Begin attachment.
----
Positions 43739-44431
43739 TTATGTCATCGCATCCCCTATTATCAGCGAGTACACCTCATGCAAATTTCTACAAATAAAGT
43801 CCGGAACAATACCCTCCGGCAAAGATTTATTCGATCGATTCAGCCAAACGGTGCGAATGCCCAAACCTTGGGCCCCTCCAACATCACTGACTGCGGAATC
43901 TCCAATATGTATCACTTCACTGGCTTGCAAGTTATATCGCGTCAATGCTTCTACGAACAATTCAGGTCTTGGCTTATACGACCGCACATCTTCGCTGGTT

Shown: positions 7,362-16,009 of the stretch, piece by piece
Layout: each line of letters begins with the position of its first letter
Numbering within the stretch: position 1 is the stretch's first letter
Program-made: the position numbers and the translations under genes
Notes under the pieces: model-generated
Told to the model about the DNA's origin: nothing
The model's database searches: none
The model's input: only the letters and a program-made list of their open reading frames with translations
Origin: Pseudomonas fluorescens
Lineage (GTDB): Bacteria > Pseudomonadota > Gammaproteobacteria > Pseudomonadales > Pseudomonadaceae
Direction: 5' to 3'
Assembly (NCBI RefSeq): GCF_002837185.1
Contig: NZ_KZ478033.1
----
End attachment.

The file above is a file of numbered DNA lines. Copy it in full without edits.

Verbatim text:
Positions 43739-44431
43739 TTATGTCATCGCATCCCCTATTATCAGCGAGTACACCTCATGCAAATTTCTACAAATAAAGT
43801 CCGGAACAATACCCTCCGGCAAAGATTTATTCGATCGATTCAGCCAAACGGTGCGAATGCCCAAACCTTGGGCCCCTCCAACATCACTGACTGCGGAATC
43901 TCCAATATGTATCACTTCACTGGCTTGCAAGTTATATCGCGTCAATGCTTCTACGAACAATTCAGGTCTTGGCTTATACGACCGCACATCTTCGCTGGTT

Shown: positions 7,362-16,009 of the stretch, piece by piece
Layout: each line of letters begins with the position of its first letter
Numbering within the stretch: position 1 is the stretch's first letter
Program-made: the position numbers and the translations under genes
Notes under the pieces: model-generated
Told to the model about the DNA's origin: nothing
The model's database searches: none
The model's input: only the letters and a program-made list of their open reading frames with translations
Origin: Pseudomonas fluorescens
Lineage (GTDB): Bacteria > Pseudomonadota > Gammaproteobacteria > Pseudomonadales > Pseudomonadaceae
Direction: 5' to 3'
Assembly (NCBI RefSeq): GCF_002837185.1
Contig: NZ_KZ478033.1